On July 12, 2011, the U.S. Environmental Protection Agency announced the organization’s plan to award $6.2 million in workforce development and job training grants to 21 communities across the nation. The funds, used to train job-seekers in the green industry, will help to qualify participants for careers in areas like weatherization, brownfield redevelopment, energy efficiency, and energy auditing. An emphasis on green jobs will have effects on the federal and local level, as cities like Los Angeles grow new partnerships between government, business, and private and public organizations to create a workforce that meets the needs of a changing economy.
Tracey Wright, a resident of Los Angeles, used one such program to transform her life. After finding herself homeless and without a job, Tracey was determined to create her own pathway out of poverty.
“She was there for me when I needed her,” Wright said of Perez. “I would bug her about everything. If there was an opportunity to take another class or meet another employer, I would always ask.”
Perez was not the only person Wright counted on to help navigate the labyrinth of school and job searching. “It was a very welcoming environment,” Wright said of the Southeast Los Angeles-Crenshaw WorkSource Center, where she first heard about the clean energy training program offered by Los Angeles Valley College.
When she eventually enrolled in the Weatherization and Energy Efficiency education program offered by the college, Wright intended to stay for about a week. “My one week experiment stretched into two months, and then three,” she explained. “I completed the course in May, and received my certification in construction and welding right after.”
When I asked Wright where she would be now if it weren’t for the green energy program and the community at the WorkSource Center, she said, “There’s no telling.”
Today, Wright is successfully employed with Morrow Meadows, an alternative energy corporation. As a female electrician, she is keenly aware of the ongoing struggle that women face in the workplace. But these barriers have not kept her from achieving her dream. “I love wires, and understanding the way everything connects. Electricity fascinates me,” she said. The company’s most recent project, a multiple-story building at the Galleria shopping center, just received LEED Gold Certification, the highest standard for green building efficiency. “We intended to achieve Platinum certification,” Wright stated. But when the LEED evaluator declared the structure a Gold building, “All of us were so surprised,” she explained. “It was like, yeah, I did that.”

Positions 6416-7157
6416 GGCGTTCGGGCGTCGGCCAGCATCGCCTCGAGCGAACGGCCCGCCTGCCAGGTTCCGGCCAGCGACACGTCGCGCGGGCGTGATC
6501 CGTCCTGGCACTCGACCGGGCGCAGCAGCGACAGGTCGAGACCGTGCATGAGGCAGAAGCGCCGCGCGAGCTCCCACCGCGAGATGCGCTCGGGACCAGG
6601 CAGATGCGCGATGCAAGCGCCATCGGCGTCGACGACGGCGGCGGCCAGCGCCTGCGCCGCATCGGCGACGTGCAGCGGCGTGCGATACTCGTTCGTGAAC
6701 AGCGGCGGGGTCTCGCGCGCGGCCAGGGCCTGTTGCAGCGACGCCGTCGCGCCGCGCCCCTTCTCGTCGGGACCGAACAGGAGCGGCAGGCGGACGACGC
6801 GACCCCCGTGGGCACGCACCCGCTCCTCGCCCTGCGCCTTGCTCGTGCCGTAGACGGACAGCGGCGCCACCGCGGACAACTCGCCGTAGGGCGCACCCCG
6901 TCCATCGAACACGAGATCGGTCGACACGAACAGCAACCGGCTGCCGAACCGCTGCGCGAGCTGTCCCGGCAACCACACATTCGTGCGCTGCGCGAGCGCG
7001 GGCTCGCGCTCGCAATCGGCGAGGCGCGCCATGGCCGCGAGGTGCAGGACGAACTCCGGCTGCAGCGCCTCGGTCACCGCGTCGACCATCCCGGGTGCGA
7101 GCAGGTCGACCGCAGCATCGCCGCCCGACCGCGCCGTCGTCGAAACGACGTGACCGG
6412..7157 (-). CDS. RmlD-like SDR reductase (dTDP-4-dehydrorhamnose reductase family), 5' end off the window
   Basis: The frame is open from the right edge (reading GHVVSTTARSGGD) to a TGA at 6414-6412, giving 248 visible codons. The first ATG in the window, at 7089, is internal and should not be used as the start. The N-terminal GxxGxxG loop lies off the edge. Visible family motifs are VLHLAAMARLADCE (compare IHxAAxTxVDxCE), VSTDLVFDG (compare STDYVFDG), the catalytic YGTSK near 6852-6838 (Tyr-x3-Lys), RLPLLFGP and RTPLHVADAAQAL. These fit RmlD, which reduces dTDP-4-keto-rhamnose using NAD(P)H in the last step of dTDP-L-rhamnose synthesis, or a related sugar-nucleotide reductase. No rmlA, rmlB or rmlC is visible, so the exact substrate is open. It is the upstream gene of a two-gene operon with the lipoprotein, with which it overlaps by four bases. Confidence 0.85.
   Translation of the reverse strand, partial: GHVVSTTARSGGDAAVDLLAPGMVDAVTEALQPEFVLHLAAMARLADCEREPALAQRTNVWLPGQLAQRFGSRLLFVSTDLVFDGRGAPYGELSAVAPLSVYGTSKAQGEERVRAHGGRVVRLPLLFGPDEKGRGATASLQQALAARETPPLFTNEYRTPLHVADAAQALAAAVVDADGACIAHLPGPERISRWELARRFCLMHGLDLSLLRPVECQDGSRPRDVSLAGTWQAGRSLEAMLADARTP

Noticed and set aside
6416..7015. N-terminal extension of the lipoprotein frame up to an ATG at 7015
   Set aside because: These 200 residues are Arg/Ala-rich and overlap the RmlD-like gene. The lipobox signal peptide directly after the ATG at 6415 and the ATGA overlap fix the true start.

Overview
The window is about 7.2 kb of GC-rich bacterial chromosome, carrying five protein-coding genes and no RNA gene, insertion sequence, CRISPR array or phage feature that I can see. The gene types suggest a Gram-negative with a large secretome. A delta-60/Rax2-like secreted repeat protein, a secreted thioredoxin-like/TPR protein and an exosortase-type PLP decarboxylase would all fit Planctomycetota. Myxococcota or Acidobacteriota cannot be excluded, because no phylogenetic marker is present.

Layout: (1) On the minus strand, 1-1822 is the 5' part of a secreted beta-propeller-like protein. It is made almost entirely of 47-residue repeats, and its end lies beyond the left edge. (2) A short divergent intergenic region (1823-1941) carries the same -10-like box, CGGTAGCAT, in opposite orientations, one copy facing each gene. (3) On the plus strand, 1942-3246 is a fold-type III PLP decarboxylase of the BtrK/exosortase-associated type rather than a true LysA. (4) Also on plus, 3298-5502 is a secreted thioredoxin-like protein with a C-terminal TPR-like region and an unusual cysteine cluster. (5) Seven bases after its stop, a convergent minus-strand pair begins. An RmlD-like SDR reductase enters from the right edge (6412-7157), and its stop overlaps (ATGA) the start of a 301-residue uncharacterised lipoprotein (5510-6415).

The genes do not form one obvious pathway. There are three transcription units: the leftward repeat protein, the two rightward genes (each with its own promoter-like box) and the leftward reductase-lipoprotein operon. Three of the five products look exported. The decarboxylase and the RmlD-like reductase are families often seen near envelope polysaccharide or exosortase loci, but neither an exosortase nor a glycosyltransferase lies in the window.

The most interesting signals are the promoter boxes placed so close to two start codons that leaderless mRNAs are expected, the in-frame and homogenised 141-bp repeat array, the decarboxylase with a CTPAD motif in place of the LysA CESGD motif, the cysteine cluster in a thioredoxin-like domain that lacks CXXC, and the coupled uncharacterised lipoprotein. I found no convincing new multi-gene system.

According to Wright, the expansion of the green building industry is vital to the development of the local economy. “Green technology might cost a lot up front,” she stated, “but think about what it would cost 10 years down the line had you not installed those technologies.” Wright spoke specifically about photovoltaic power, which recycles energy by storing power generated throughout the day at night, and insulated windows, which she said are crucial to cutting energy costs because they help maintain the temperature of buildings, keeping them cool in summer and warm in winter.
“It’s a win-win,” Wright said of the growing emphasis on the green jobs sector. And according to a report released by the Brookings Institute entitled “Sizing the Clean Economy,” she couldn’t be more correct.
The clean economy, the report states, employs 2.7 million workers, more than fossil fuel manufacturing and the bioscience sector. Since 2003, the report concludes, green economy establishments have added half a million jobs since 2003, expanding at an annual rate of 3.4 percent.
Wright hopes that more people seek out training programs like hers. “If I could do it all again,” she said, “I would.”
An earlier version of this story appeared on the City of Los Angeles Workforce Investment Board website.